Yet another Hotstar miracle! I film I had been curious about because of Rosshan Andrews, the director, and which was impossible to find. Until suddenly it popped up! Right there, at my fingertips! The wonder of Hotstar.
This is a hard film to get a hold of. It doesn’t necessarily go where it looks like it is going to go. And it spends a lot of time getting there. But the journey is interesting!
It looks like this is Rosshan Andrews second film, and first with scriptwriter Bobby-Sanjay. His first film was Udayananu Tharam, written by Sreenivasan, and totally different from this movie and all the other Rosshan Andrews films I have seen. Probably because every other Rosshan Andrews movie I have seen was written by Bobby-Sanjay.
They aren’t similar in genre necessarily, Mumbai Police is a police thriller while How Old Are You? is a character study. But they all have a slow build in which we get to know the characters of the story before the “real” plot starts, a plot which takes surprising twists once it does start, a varied group of characters all trying to do their best, and most of all, a uniquely open view of human behavior. Nothing is unforgiveable or ununderstandable.
(Also launched all 4 leads. Roma was the clear stand out, Parvathy as always looked totally different than in every other film)
One thing that as present in both How Old Are You? and this, is an interest in and an understanding of female characters, specifically female friendships. How Old Are You? is almost a strange kind of sequel to this, showing what happens after school, when your friendships wither and you forget who you were before you were a wife and mother. Whereas this film celebrates that time, celebrates the uniqueness of young female friendships, of bonds which briefly become the most important in your life.
At the same time it celebrates the uniqueness of female friendship, it also celebrates the value of balancing that bond against others. Boyfriends, mothers, and fathers. And none is necessarily better than the others. It depends on the person and the situation as to which is most important for you.
The one thing you can’t rely on is teachers. It is a school set film, but it is strangely anti-school. Or at least the standard authorities of the school. The girls have to take care of each other in ways big and small because there is no one else around to take care of them. The experience of their school days isn’t about the teachers who are supposed to inspire and take care of them, but about the bonds they form within the student body. And the bonds they miss from back home with their parents. The teachers are either negligible, or the enemy.
(Also, there are no youtube videos from this movie that I can find, so get ready for a lot of references to other films. Like this, where the teachers are your friends!)
It’s anti all the standard authorities really. Doctors aren’t that great either. Parents are okay, but have limited uses. The military is slightly suspect. It is only each other that you can fully rely on. Straight through to the end, they just need each other more than anything else.
SPOILERS SPOILERS SPOILERS SPOILERS SPOILERS SPOILERS SPOILERS SPOILERS SPOILERS
We start with the friendship. The three girls sneaking out to plant a tree together at exactly midnight on New Year’s Eve in order to cement it. This is before their senior year in school, they are still “children”, and they are helping to raise each other.
We see that in small ways over the slow beginning of the story. The two significant moments, Mariya Roy gets her period and her protective friends Roma and Parvathy stop a boy Skanda Ashok who is leaving campus for town and beg him to buy pads for them. We see the dynamic immediately, Mariya is the sweet one who naturally asks them for help. Roma is the confident “face” of the trio who puts the plans in action, Parvathy is the thinker who helps come up with the ideas.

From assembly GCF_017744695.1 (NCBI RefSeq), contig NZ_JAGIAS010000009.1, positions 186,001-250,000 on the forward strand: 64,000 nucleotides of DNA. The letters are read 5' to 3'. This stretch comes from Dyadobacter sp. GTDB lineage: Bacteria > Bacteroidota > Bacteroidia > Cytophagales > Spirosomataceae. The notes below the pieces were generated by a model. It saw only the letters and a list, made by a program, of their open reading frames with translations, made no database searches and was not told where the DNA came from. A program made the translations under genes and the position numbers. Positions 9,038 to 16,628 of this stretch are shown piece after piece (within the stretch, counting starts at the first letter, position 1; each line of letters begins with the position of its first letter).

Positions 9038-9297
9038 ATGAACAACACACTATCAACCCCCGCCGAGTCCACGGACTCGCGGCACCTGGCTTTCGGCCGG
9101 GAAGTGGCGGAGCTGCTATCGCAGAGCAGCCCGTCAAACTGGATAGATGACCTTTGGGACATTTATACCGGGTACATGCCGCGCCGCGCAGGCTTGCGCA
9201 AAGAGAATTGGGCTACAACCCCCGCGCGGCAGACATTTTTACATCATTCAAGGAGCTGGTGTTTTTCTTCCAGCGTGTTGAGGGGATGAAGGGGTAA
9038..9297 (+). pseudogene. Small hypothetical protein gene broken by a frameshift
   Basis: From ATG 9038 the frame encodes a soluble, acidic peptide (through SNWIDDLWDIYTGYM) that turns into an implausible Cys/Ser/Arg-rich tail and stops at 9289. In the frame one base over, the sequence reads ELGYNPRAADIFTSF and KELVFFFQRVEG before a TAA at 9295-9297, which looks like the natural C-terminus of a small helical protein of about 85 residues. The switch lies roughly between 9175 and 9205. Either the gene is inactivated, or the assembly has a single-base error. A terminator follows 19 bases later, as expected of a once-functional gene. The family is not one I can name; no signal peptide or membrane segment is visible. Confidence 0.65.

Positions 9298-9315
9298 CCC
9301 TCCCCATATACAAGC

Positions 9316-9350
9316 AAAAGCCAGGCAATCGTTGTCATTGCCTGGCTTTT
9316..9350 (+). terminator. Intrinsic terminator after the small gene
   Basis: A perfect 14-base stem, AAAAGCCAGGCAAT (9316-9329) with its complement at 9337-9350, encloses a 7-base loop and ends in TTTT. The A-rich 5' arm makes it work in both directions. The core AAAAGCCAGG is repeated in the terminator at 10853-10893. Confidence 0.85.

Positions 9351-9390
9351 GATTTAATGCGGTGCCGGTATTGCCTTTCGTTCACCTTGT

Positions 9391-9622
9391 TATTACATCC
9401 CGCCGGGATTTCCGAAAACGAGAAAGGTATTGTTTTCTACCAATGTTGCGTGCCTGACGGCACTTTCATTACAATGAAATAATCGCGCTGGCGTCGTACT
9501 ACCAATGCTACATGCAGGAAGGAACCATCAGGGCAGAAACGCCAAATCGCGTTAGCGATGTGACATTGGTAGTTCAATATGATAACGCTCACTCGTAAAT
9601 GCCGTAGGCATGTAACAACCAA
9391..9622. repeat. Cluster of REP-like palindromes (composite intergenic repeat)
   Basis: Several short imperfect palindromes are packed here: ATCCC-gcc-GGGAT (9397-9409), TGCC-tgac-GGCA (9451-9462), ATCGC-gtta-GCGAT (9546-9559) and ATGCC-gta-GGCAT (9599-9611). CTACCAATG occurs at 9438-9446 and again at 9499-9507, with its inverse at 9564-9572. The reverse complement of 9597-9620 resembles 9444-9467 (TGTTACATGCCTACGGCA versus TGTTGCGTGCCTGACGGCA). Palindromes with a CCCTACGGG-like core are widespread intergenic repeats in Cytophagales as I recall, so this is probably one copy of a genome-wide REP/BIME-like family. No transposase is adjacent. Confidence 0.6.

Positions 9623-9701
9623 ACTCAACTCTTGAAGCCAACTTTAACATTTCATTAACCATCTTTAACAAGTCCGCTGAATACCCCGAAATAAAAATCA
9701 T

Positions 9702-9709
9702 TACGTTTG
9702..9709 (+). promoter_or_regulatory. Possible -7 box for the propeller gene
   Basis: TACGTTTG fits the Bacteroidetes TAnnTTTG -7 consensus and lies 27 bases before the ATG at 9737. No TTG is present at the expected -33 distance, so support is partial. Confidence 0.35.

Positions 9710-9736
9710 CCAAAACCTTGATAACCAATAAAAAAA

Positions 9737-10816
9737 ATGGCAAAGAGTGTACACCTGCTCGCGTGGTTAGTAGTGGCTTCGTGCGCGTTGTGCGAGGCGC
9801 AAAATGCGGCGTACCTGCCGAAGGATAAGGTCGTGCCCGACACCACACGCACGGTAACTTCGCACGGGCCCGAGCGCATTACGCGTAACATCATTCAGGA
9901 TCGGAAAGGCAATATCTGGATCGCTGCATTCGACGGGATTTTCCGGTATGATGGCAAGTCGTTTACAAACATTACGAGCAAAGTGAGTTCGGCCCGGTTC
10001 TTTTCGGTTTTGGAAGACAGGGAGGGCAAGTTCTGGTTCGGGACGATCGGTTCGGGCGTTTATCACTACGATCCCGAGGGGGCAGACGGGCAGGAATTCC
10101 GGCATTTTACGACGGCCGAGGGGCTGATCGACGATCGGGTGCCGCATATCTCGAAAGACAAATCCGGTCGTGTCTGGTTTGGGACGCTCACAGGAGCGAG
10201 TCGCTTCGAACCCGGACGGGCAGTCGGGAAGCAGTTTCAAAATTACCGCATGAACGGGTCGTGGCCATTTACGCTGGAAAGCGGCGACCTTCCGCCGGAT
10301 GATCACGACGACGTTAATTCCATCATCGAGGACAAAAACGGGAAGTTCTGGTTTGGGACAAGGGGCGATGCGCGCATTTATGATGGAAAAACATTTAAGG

(Another Parvathy film with 3 friends. In which she looks COMPLETELY DIFFERENT)
We begin to see where these traits came from as the second incident brings in their families. There is an issue with their school work and Roma takes the blame. Partly to protect Parvathy, who is a scholarship student. Roma’s mother shows up at school to deal with the issue, and blames her for interrupting her life and embarrassing her, does not listen to her side of the story or try to take her side. It shows why Roma is so loyal to her school friends and outspoken in their defense, and so distrusting of authority figures. She sees her parents as having let her down and therefore doesn’t trust anyone else to be fair to her, and will try her hardest not to let anyone else down like that. Parvathy is strong but vulnerable, she is worried about her widowed mother and is the one closest to her family, both literally (her mother lives near campus) and figuratively (feeling like she is the only support for her mother with all the pressure that brings on). Mariya’s family does not get involved at this point, which kind of signifies how healthy her relationship is with them. They are neither something for her to fear and fight against, or something for her to protect. They are just nice loving people who support her and give her a warm loving place to escape to.
This makes Mariya the weakest of the trio. She is used to having a family behind her to rely on. And she has naturally accepted Mona and Parvathy as taking care of her now, letting them lead her. And, later, letting Skanda Ashok lead her.
It is interesting that Mariya and Skanda end up having a romance, because he bought her the period supplies but didn’t actually talk to her about it, he talked to Mona and Parvathy. In a way, it feels like they arranged the romance, they picked him out for her and vice versa. It’s even more true later, when Mona and Parvathy arrange for Mariya and Skanda to be alone while on a school trip to Goa. They are guiding her to the person they approve of, and she doesn’t have the ability to question or protect herself after they have done it.
(Great casting, she has such an innocent little face)
And once Mariya becomes pregnant, the implied protectiveness and control that Mona and Parvathy have over her becomes explicit. They are the ones who get to decide what will be best for her. Not that she protests, she hands the problem over to them entirely and expects them to solve it.
This is where the child versus adult bit gets really interesting. Because they try so hard to solve this adult problem, but they go about it in a childish way. Because that is the only way they know. Hiding it from teachers and parents, just like they would hide anything else, figuring out a time when no one would notice, escaping campus, etc. etc. The main focus is on how to get out of “trouble” without anyone noticing, just like this was any other kind of scrap they had gotten into.